Plenty of scope to grow India trade

24 Nov, 2014 07:20 AM
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Indian Prime Minister Narendra Modi told the Australian Parliament that India's population is not just growing but that two-thirds of its people are under the age of 35.
India is a land of untapped potential for Australian business and exporters
Indian Prime Minister Narendra Modi told the Australian Parliament that India's population is not just growing but that two-thirds of its people are under the age of 35.

HAVING landed the three biggest fish in east Asia, the government's free trade super trawler is sailing for India in search of a catch of equal significance to our long-term job growth and prosperity.

Distinct from the three previous deals struck with our largest trading partners elsewhere in Asia, India is a land of untapped potential for Australian business and exporters.

This near neighbour has long been overlooked. We currently only have $15 billion in two-way trade with India. This is compared to $150 billion with China, $70 billion with Japan, and $32 billion with South Korea.

We do more trade with New Zealand, with a population the size of Melbourne, at $20 billion.

Yet the world's largest democracy will soon be more populous than China and more lucrative than Japan. When people talk of untapped potential, India is a wealth of opportunity waiting to be seized.

India's demographics mean that if this opportunity for a free trade deal is seized now, it has the potential in the long term to pay dividends above and beyond all of our new deals combined.

In his address to Parliament last week, Prime Minister Narendra Modi made the key point that India's population is not just growing but that two-thirds of its people are under the age of 35.

India will not just eclipse China with its youthful population, its middle class is growing at a faster rate than expected. In 2007, the middle class made up just 50 million and was estimated to grow to 250 million by 2020. Instead, it has met this target six years early and is projected to be over 500 million by 2025.

Not since the Second World War reconstruction period has any country seen this kind of wealth expansion in a population.

Given our globalised economy, we could not be better placed to offer the goods, services, energy and infrastructure to meet India's demand.

The opportunities that India presents are across the board. In agriculture we export only $600 million worth of goods, largely in pulses or beans. This is despite India being the largest consumer of dairy produce in the world.

Each year the country produces over 140 million tonnes of milk, 17 per cent of the global production and the world's largest single source. Then it consumes it all domestically.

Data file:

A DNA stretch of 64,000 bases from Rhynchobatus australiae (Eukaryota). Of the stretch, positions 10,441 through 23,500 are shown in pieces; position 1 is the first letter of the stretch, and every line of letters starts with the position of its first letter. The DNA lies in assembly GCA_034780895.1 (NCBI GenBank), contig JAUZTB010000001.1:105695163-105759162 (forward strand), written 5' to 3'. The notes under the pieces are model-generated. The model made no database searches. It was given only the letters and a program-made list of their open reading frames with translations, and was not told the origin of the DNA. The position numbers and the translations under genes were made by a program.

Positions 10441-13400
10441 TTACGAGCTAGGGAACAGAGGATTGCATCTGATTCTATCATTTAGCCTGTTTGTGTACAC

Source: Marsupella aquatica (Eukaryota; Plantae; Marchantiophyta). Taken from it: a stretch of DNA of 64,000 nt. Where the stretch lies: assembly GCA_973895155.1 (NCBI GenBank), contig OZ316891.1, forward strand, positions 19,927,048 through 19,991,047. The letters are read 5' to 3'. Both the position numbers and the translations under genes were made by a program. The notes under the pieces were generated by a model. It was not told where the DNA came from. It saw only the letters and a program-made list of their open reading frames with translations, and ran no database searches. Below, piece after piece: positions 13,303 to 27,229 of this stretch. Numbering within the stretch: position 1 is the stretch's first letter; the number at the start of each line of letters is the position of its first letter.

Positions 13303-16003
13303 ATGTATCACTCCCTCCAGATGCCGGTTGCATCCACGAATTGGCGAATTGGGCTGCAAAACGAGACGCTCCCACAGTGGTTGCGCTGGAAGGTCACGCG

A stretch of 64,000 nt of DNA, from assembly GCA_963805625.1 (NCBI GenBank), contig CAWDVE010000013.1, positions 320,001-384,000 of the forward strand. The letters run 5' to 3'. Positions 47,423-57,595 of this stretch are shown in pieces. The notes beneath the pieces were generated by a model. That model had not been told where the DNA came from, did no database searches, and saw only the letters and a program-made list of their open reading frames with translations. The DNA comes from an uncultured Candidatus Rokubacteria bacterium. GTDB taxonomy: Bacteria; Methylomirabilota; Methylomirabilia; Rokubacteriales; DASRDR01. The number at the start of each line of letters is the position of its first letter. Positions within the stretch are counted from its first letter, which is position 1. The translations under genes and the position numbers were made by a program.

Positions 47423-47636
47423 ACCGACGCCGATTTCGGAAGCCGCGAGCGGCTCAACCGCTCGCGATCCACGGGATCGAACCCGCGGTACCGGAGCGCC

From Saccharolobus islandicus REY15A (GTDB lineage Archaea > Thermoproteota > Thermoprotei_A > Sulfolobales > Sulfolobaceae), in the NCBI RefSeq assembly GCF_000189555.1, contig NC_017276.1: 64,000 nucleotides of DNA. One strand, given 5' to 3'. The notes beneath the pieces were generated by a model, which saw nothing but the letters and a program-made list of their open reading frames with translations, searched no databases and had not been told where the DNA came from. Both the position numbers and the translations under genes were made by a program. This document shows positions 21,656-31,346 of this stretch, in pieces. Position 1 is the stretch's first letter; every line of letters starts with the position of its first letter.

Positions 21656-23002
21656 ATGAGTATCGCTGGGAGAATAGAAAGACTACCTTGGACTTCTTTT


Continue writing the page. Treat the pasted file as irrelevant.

To put that in perspective, Australia produces roughly 10 million tonnes of milk, a large proportion going overseas.

Such is India's demand for dairy the country placed a ban on exports when stocks became low in 2011. Domestic consumption is increasing, particularly of processed products such as cheese and cream, as the average income rises.

As India's incomes grow, the population is also increasing its demand for high quality education. While we already have a burgeoning population of Indian students in our institutions at over 9000, applications for courses grew last year by over 50 per cent.

This is significant for an export industry worth $1.2 billion from Indian students alone. This growth reflects our status as increasingly the preferred destination to study by Indian students.

Making it easier for these students to study and work in Australia will not only benefit our education exports but help build cultural and personal ties.

With coal, gas and uranium already blazing a path to the sub-continent, Prime Minister Modi has also pressed the fact that much of India's infrastructure is yet to be built, meaning Australian skills as well as resources will be needed to design and deliver roads, rail and airports.

Greater access for goods, skills, energy and infrastructure will all mark this trade deal. The determination of both prime ministers combined with Trade Minister Andrew Robb's track record makes the ambitious twelve-month deadline realistic.

While increasingly the globalisation of trade has formed unlikely partnerships, this agreement will make the natural connection to India more obvious. It will solidify and transform a partnership so that, thankfully, descriptions of the relationship will no longer depend on the cricket field but look to genuine achievement in the creation of common wealth.

Dan Tehan is the federal member for Wannon.

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READER COMMENTS

JSA
24/11/2014 8:56:02 PM

As an Indian, I am just hoping that government will open up food market and make packaged products much cheaper. Indians also need expertise in producing derivative food products, which is largely unseen in India. This is a critical area Australia and New Zealand can assist India.

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